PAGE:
Tablet Weaving Examples
Examples of tablet weaving and the kit sold by Dryad.
Art work details
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Peach believed that weaving was one of the most important traditional crafts because it was relatively easy to teach – particularly to children – and its end products could be both beautiful and useful. In 1919 one of his contacts in Germany, Professor Heinrich Pralle of the Hamburg School of Arts and Crafts, introduced him to tablet weaving, an ancient form of weaving that required very little equipment. It was used traditionally to make harnesses, belts and armour fastening in North Africa and Asia. Peach studied examples in the Pitt Rivers Museum, Oxford and the Bankfield Museum, Halifax. He worked hard to promote the craft and commissioned Pralle to write a leaflet on the craft. His wife, Mabel Peach, became a leading exponent of tablet weaving.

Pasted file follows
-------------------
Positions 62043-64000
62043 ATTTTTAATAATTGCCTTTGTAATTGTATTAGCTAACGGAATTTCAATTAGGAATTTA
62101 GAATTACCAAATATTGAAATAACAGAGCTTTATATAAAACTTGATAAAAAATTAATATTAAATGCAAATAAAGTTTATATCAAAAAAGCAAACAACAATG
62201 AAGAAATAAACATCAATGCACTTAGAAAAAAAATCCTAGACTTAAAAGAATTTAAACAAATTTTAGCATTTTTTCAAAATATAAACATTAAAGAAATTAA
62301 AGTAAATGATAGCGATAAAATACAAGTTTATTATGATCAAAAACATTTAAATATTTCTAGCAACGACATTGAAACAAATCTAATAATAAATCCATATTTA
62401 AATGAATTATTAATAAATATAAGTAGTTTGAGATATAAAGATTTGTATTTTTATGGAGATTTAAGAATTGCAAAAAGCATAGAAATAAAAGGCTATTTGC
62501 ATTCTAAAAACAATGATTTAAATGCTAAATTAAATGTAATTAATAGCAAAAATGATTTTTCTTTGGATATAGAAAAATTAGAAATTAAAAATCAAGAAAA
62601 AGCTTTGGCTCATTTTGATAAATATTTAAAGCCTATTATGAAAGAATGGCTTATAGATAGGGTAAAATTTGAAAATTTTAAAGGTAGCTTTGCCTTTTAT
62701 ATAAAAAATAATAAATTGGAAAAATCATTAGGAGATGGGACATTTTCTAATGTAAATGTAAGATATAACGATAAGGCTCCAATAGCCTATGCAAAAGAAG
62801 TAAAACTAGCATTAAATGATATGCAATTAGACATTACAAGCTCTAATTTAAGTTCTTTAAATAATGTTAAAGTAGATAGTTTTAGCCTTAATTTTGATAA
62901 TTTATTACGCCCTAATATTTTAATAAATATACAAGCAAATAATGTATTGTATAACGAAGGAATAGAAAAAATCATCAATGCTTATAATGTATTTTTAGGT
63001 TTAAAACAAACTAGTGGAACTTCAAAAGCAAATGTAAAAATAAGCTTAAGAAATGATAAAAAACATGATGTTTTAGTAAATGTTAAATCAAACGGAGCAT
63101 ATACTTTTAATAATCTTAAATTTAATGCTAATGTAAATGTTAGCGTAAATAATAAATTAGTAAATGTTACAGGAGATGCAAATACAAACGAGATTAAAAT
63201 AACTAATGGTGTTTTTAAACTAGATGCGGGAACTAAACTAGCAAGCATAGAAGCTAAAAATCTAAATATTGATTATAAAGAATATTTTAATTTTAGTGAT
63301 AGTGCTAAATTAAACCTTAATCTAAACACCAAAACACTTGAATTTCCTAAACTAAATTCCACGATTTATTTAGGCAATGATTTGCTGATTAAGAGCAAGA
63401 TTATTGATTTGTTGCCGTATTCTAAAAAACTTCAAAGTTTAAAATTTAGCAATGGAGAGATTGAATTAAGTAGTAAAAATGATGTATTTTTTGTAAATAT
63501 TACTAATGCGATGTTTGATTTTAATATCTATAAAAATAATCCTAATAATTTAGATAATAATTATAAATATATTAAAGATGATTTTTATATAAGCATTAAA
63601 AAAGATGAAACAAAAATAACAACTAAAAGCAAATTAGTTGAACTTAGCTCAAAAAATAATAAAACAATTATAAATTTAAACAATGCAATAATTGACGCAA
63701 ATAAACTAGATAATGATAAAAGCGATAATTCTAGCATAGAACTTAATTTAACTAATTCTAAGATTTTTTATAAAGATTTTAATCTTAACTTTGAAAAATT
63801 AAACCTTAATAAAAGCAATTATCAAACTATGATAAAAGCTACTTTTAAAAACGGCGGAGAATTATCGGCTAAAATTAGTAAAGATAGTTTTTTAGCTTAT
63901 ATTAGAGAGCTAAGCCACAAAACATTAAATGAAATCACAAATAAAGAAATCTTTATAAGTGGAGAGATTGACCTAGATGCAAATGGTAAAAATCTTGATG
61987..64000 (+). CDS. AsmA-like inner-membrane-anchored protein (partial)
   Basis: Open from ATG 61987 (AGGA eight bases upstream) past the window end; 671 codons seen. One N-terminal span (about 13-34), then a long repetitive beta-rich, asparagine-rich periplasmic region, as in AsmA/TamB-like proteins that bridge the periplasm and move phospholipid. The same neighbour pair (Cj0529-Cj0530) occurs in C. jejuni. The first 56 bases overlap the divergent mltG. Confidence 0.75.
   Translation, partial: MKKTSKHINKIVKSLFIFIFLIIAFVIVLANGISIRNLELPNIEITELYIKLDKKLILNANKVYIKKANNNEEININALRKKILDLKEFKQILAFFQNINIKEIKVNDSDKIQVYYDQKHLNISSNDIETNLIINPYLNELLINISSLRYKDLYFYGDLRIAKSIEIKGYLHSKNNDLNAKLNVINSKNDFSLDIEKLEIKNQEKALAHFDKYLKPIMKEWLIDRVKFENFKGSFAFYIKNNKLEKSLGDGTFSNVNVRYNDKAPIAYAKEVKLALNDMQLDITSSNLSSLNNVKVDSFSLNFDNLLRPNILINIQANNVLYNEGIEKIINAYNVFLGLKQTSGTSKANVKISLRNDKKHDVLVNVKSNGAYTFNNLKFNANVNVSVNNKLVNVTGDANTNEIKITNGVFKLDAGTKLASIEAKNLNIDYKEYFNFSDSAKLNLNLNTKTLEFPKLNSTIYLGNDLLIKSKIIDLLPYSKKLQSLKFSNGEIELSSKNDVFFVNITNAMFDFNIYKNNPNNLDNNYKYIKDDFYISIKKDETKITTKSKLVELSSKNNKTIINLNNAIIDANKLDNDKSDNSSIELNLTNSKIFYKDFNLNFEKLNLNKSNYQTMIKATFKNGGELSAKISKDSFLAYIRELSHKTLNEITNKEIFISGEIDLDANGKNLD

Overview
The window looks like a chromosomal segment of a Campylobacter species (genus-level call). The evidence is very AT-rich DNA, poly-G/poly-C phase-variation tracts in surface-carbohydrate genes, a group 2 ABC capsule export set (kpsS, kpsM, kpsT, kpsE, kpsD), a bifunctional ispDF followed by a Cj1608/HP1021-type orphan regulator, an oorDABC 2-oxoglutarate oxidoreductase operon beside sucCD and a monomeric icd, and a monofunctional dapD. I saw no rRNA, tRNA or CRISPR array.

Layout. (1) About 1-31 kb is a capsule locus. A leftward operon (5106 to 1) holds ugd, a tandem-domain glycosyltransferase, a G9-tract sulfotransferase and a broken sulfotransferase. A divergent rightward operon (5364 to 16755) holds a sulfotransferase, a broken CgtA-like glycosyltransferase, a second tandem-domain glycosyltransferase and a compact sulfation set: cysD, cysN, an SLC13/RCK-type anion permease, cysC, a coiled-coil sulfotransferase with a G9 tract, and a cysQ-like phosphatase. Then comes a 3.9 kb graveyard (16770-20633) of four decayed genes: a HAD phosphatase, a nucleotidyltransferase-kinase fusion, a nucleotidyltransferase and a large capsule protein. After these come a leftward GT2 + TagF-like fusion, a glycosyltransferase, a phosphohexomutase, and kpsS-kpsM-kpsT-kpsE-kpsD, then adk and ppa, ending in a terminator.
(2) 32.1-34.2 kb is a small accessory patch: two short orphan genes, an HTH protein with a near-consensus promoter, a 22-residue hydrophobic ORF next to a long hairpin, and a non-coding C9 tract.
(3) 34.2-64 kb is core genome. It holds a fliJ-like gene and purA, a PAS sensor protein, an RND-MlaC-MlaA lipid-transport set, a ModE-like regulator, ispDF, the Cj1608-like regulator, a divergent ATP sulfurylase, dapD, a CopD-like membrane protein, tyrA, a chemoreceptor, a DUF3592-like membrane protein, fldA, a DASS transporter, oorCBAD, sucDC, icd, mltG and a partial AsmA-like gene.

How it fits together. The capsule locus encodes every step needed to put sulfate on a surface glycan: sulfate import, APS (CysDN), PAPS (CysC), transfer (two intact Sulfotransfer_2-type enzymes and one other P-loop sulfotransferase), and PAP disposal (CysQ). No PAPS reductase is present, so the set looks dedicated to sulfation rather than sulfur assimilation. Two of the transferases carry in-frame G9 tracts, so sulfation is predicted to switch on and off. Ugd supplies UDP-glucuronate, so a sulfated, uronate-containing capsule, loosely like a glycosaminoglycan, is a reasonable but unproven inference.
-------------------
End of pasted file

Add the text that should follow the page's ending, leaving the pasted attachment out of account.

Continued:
The first 5 images show examples of tablet weaving by Mrs Walter Dugdale and Mrs Peach.
The last image shows one of the tablet weaving kits sold by Dryad.